Volume 65, Issue 13 (Vol 65, Supplement 1 2008)                   Tehran Univ Med J 2008, 65(13): 54-58 | Back to browse issues page

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Shajari H, Ashrafi M R, Ghanjizadeh F, Seyyed Ali Naghi S A, Zandieh S, Hosseini S M. Incidence and common locations of Mongolian spots in newborns: a university hospital. Tehran Univ Med J. 2008; 65 (13) :54-58
URL: http://tumj.tums.ac.ir/article-1-677-en.html
Abstract:   (4286 Views)
Background: Mongolian spots are the most frequently encountered pigmented lesions in newborns. The patches appear at birth or shortly there after, rarely later the MS in term newborns in always present at birth. The shape of MS was commonly either irregular or indefinite, with its borders gradually blending with the surrounding skin. The color most frequently observed in all ethnic groups was blue- green. For the Negro population the color was commonly greenish– blue the next most common color in the total population was blue- gray. Brown coloration in the form of brown specks on a back ground of blue was present in ten percent Negro Newborns. The most common location is the sacragluteal region, which frequently is the only part affected. MS occasionally are found in the extremities in those cases with extensive involvement, particularly in the shoulders. The presence of MS in the head or neck has been called aberrant Mongolian spot. The macula has been variously described as irregularly round, oval, roughly triangular, heart shaped, resembling a tennis racket, and angular. The size may vary from a dot of a few millimeters to six or more centimeters in diameter the mark of ten disappears during the first or second year of life. Those marks distant from the sacral region are said to be more apt to persist than the typical sacral one and the buttocks was the site of predilection. Its incidence varies from over 80% in Asians (Mongolian and Chinese) to 10% of white infants. Only a limited number of studies were carried out in Iran. Our objective was to study Mongolian spots incidence and common locations in newborns at Shariati hospital.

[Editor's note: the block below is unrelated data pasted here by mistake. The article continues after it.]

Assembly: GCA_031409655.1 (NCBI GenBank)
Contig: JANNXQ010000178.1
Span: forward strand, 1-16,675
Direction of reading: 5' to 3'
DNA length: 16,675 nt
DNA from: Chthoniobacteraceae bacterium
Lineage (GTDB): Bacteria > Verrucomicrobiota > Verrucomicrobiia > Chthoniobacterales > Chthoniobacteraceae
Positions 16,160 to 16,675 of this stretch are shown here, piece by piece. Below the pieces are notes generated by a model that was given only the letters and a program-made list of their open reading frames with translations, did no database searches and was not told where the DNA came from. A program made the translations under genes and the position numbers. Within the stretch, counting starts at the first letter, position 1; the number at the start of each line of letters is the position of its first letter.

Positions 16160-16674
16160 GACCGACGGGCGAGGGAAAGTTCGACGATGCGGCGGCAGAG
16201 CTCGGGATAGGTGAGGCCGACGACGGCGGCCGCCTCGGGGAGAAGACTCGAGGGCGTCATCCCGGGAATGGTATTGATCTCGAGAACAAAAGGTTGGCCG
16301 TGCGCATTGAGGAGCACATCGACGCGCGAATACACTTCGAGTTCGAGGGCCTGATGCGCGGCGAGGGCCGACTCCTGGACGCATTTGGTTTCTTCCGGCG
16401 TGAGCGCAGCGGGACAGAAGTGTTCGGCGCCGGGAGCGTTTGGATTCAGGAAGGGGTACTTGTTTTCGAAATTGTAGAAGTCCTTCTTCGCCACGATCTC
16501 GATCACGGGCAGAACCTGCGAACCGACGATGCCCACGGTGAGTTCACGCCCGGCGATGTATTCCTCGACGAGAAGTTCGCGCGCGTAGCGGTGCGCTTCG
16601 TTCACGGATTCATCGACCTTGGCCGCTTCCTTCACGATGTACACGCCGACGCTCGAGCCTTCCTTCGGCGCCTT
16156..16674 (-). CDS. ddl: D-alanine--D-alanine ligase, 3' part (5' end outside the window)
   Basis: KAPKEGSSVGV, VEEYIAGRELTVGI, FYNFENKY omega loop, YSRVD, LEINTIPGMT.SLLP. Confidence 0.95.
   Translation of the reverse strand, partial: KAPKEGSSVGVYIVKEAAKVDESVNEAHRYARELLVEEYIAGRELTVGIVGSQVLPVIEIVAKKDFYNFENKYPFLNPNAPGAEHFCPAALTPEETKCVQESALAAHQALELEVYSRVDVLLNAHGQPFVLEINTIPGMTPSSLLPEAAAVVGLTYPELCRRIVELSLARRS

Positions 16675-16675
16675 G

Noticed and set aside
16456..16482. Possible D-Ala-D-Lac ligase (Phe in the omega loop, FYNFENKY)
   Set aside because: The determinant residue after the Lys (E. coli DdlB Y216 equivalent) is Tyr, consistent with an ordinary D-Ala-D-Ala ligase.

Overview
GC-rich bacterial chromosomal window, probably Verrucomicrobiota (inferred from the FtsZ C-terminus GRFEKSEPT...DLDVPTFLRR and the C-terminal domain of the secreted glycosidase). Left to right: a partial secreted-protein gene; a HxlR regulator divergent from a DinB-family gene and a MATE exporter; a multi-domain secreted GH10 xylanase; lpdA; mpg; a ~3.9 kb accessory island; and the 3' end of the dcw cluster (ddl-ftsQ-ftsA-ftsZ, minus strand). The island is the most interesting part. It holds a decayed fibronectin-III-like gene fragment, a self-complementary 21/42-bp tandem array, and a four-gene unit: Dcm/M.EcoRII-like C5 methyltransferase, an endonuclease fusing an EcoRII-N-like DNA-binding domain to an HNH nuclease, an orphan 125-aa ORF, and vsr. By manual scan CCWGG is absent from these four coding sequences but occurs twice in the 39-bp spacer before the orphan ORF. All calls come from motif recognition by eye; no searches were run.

Methods: During 2004-06, 2305 consecutive newborns were examined at Shariati hospital. Diagnosis of Mongolian spot was based on clinical impression with Pediatricians.
Results: Mongolian spot was observed in 11.4% neonates. The most frequent site of involvement is the sacral, followed by the gluteal area. Mongolian spot did not show a significant relationship to sex, gestational age, mother’s age groups and delivery type (p>0.05) but the relationship between Mongolian spot and birth weight groups was significant (p<0.05).
Conclusion: Incidence of mongolian spots in our patients was simila
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